Thank you for being there for Michael. Touching him, even without gloves, would've spoken to him far more than any other intervention. I understand it would've been tough on you, too, but having attempted suicide a couple of times I can understand the desperation that takes hold in personal darkness. Your kindness and empathy has spoken to all who you have contacted through this message. The people of UK are so fortunate to have you come to them. I know for certain that if I'm in Michael's position again I will make sure I succeed next time. The scorn and punishment meted out by the health professionals in my area to those who survive a suicide attempt are in distinct contract to your compassion and willing to reach out in understanding. You probably won't post this but I just wanted to thank you for being there for the people in your area and for sharing to let those of us listening (and more than with our eyes) that there is at least one person willing to reach out and connect even at the very last moment. I pray Michael's suffering has now ended and that yours is transformed into something precious and sustaining. Bless you, Spence

Spence Kennedy said...

Thanks very much for your comment, Anon. I know how difficult it must have been for you.

First off - if you're feeling suicidal I'd like you to log on to, find a helpline number for your country and give them a call. It's really important you speak to someone soon about how you feel. You're guaranteed to speak to someone non-judgemental, someone who'll listen patiently and sympathetically, someone who'll have ideas about where you could go next to get some help.

I know from experience how all-consuming depression can be. It's a huge subject, but one thing I've always tried to hold on to is the thought that however bleak things look, time will pass, the situation will change, and the way you feel will, too. Getting help is key, because when you're in the grip of those self-destructive feelings you're not thinking straight and certainly not in your best interests. I think depression is such an insidious thing. It makes you think that brutal vision of the world is the truth, that you're seeing how things really are. But of course, you're not. You're seeing things through a dark filter - so it would be a tragedy if you acted on that picture without giving yourself a chance to see beyond it.

Like I say, a huge subject. But please talk to someone.

I'm sorry you've had bad experiences with health professionals in the past. I know some are more receptive to mental health issues than others. I don't know why that is. I suppose everyone has their blind spots (no excuse, of course). I hope the next time you need to get help you have better luck with that.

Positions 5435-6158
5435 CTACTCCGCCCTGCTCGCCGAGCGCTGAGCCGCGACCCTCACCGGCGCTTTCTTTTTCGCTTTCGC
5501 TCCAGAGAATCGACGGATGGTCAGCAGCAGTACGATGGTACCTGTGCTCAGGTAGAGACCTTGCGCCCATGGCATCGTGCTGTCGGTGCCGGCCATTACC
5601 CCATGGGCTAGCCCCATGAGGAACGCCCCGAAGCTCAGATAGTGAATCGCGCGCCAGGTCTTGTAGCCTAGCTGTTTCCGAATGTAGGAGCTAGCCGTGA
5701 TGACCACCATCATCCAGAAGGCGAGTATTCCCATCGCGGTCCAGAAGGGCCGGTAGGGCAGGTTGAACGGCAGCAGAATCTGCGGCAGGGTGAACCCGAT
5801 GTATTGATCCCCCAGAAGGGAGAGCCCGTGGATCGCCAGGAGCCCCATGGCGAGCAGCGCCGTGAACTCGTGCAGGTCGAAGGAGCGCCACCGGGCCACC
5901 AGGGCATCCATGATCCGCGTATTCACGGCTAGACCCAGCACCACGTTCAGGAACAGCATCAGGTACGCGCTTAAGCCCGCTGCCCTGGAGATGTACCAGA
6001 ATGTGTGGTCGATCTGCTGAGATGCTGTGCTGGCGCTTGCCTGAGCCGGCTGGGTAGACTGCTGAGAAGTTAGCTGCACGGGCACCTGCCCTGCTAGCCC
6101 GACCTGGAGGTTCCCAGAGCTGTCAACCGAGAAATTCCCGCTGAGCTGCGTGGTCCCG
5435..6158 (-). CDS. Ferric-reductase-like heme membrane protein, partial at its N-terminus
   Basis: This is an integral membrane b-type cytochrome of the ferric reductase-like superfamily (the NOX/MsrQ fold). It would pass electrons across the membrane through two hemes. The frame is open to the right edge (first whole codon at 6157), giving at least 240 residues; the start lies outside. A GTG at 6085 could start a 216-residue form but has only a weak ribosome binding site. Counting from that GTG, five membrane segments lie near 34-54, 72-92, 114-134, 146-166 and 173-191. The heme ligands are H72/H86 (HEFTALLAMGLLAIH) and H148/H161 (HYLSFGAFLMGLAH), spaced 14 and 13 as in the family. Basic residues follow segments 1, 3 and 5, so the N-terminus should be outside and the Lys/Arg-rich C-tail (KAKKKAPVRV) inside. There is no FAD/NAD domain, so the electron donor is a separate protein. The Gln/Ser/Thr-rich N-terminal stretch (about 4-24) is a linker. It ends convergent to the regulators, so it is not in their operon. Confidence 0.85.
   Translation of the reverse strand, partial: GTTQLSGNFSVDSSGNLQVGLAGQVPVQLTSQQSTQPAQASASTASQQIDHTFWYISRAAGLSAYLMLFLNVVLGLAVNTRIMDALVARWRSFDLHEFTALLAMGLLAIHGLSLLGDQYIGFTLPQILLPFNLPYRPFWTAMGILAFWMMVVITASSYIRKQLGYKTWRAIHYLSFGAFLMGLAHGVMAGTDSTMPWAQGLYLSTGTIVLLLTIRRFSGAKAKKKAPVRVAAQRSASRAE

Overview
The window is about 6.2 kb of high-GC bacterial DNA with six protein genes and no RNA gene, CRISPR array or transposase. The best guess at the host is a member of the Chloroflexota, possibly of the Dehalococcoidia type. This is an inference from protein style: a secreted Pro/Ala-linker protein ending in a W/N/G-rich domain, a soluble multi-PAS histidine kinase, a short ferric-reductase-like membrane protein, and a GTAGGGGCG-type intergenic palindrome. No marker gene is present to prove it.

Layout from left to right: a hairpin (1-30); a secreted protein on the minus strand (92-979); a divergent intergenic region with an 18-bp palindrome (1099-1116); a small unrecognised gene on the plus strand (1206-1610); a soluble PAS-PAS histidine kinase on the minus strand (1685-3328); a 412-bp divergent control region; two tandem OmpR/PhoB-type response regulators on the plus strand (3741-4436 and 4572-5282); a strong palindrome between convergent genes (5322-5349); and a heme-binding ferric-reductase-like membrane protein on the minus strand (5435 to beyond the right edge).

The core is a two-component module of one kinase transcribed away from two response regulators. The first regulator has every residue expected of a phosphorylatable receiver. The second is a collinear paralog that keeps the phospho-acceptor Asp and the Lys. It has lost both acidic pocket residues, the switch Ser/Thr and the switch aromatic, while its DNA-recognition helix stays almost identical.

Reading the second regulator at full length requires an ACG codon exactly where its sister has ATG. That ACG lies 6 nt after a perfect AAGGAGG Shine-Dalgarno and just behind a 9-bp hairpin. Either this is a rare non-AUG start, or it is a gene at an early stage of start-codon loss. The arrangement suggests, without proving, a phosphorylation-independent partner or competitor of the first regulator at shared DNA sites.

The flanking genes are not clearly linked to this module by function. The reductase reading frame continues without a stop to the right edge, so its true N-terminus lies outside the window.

Thanks again for writing, Anon. And good luck with the fight! :)

Anonymous said...

Thanks, Spence. I am listening and I have heard. Please be assured how far one kind word will travel. I live more than half a world away from you. You're right, the fight is daily, however, these days I'm engaged in a bigger one. I co-manage a community house and we have started a campaign with our ambulance service to ensure our people are treated decently by the local crews. To their credit last year the ambulance service launched an external investigation into the behaviour of one paramedic in particular. I know a number of people who committed suicide rather than ask for help because help is not what they received. My team is working to change that and I'll be printing your story out to share as I know it will encourage a lot of other people. :-)) Sorry to hear about your back. On this blog you've left such a treasure trove. I hope you can look after yourself, too.

Spence Kennedy said...

This community house sounds like an excellent project. The world definitely needs more co-operative ventures like yours. And I think it's great that you've started on this campaign of dialogue with the local ambulance service. It's a shame that it's come to that, of course. Everybody has a right to be treated fairly and sensitively. It's a salutary lesson for everyone, but especially for the ambulance - how a few individuals can bring the whole service into disrepute. Glad to hear that the service is taking action. Best of luck with the outcomes.

Thanks for the kind words about my back. It's much better now, excepting a few deep aches towards the end of the shift. I haven't done too bad considering I've been 8 years on the front line and this is my first MSK injury. A warning shot across my bows, though - I think the days of people working ten or twenty years in this job are over.

Good luck with everything, Anon. And thanks again for writing.